• Communication is two way.
  • Health information is gathered from a wide range of sources.

How this benefits the dogs

Having identified what needs to be done to improve breed health, it now needs to be communicated to a wide audience, including pet owners and non-affiliated breeders. This is made very easy with internet communications.

Starting relevant health screening and testing quickly benefits all concerned.  Effective communication will support breeders by informing their breeding decisions, pet owners in their choice of dog, and vets to enable them to develop effective treatments.

Element: Engagement with health strategy

Types of evidence might include

Number and range of collaborative initiatives and partnerships.

How this benefits the dogs

Developing collaborative partnerships with other breed clubs within the breed, other breeds, and the relevant scientists will be mutually beneficial through shared learning and access to data both nationally and internationally.

Element: Communication of updated health data

Types of evidence might include

  • Publication of health survey results.
  • Development of open health registries.
  • Publication of test results.
  • Publication of numbers of DNA submissions.
  • Timely notification of new health issues/developments.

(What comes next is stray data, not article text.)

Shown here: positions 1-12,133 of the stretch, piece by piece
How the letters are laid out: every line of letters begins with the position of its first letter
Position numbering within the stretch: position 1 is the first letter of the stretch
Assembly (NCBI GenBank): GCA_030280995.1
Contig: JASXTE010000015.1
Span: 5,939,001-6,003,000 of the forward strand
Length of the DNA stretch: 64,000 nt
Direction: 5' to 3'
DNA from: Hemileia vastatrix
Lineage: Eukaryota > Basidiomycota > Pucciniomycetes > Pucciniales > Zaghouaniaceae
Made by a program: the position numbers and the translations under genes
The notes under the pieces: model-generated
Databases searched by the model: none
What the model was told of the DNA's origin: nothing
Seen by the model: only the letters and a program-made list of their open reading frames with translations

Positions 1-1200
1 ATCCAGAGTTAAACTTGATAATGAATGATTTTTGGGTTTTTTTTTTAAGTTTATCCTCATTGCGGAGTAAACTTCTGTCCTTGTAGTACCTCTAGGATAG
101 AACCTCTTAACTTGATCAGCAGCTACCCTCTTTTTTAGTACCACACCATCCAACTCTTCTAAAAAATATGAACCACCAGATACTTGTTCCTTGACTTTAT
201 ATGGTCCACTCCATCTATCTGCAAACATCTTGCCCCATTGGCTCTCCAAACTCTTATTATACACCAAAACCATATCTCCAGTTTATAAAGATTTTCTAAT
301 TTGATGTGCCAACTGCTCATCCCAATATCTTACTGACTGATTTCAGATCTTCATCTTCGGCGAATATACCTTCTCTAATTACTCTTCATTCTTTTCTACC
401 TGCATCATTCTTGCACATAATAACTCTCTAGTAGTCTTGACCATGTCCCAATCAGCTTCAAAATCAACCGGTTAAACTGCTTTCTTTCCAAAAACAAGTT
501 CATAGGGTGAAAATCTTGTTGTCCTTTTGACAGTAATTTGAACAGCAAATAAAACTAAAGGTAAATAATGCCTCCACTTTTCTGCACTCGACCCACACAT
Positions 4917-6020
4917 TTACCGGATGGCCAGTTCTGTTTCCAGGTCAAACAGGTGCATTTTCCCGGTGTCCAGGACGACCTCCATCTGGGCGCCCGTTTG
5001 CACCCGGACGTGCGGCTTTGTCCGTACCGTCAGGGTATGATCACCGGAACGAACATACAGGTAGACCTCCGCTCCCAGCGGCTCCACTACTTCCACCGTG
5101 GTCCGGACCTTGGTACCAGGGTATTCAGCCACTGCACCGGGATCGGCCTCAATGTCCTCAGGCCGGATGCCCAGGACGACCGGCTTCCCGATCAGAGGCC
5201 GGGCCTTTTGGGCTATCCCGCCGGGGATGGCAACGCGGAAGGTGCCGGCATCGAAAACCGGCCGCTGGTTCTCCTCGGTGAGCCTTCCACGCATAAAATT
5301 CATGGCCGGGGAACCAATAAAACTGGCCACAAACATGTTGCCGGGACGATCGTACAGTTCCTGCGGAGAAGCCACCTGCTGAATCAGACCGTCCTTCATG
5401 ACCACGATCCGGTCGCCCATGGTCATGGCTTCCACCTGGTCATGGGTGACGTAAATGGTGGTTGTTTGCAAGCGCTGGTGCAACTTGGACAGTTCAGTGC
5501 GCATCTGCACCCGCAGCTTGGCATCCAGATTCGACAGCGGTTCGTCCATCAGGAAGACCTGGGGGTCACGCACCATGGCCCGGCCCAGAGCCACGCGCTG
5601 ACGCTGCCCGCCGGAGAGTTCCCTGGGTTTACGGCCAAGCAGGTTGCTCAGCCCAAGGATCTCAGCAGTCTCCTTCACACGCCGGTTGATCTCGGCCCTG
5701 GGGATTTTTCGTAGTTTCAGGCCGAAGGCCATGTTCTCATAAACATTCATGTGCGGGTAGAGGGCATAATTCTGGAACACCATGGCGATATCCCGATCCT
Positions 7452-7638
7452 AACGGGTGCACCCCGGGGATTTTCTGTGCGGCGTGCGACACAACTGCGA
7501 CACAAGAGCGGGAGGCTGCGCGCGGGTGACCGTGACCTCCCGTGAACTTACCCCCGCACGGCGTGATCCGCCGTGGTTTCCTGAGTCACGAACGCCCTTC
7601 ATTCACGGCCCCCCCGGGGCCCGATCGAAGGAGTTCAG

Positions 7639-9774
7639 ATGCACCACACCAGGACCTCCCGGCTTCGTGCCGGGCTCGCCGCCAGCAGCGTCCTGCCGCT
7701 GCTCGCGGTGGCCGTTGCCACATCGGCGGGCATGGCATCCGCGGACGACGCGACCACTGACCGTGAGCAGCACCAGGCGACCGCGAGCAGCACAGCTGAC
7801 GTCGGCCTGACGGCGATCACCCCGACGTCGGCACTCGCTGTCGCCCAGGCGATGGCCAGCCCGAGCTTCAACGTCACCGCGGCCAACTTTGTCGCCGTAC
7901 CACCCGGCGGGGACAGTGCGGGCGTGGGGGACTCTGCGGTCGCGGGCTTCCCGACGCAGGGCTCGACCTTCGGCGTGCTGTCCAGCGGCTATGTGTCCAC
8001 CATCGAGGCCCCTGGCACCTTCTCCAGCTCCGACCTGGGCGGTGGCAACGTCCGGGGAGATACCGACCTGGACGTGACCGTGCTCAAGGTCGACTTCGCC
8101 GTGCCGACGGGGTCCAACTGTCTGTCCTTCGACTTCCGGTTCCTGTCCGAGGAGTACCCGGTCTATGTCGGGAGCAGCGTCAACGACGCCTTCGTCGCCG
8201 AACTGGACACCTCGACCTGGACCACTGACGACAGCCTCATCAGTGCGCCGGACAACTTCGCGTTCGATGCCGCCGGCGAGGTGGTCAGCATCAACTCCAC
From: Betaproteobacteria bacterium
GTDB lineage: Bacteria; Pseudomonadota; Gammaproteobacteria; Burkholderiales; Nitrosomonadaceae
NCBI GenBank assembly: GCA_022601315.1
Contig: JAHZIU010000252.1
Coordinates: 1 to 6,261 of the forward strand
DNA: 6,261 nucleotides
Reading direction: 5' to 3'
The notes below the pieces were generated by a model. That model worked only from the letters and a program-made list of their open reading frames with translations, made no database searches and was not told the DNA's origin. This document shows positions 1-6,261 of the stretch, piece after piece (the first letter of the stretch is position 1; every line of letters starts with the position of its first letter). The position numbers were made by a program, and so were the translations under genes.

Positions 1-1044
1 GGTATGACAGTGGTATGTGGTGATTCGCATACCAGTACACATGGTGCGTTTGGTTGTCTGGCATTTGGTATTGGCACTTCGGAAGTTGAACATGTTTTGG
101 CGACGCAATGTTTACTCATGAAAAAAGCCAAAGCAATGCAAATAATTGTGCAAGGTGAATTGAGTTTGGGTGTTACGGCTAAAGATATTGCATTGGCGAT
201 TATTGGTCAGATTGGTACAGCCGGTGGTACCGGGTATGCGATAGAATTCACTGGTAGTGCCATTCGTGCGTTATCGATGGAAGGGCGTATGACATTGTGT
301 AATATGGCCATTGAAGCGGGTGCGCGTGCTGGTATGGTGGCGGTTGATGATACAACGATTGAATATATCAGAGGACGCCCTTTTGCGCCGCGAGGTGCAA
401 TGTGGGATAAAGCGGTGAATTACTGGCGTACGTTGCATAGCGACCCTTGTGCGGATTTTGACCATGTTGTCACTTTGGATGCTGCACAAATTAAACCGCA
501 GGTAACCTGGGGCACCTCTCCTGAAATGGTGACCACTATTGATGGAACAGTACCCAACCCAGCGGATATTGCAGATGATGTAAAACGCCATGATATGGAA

How this benefits the dogs

Genetic mutations can occur at any time, trends can shift quickly and breakthroughs can be sudden.  So any communication strategy has to be regularly updated.

What we are looking for – Total 20 points

Element: Breadth and depth of participation

Types of evidence might include

  • Participation in relevant health surveys.
  • Adequate participation in health testing/ screening/ breeding protocols.
  • Supply of DNA samples for research.
  • Number of post mortems.
  • Publication of COIs.
  • Monitoring use of ‘popular sires’.

How this benefits the dogs

This dimension will calculate the levels of participation in the strategies identified for the breed.  Credit will be given to those breeds which implement the strategies as widely as possible. The real benefit of this will be seen in future generations of healthier dogs.

Open participation will encourage the support of a critical mass of breeders so that ethical breeding practices become the norm rather than the exception.

Wider open participation will help to eliminate puppy farmers whose non participatory stance will set them apart from the rest.

What we are looking for – Total 40 points

For 2016, Impact will be measured differently. Feedback we received following the 2013 report was that the Impact section was the least helpful to breed communities as it did not give them credit for small incremental improvements.  In analysing that feedback we agree that measuring impact needs to change so here is the latest version of this section.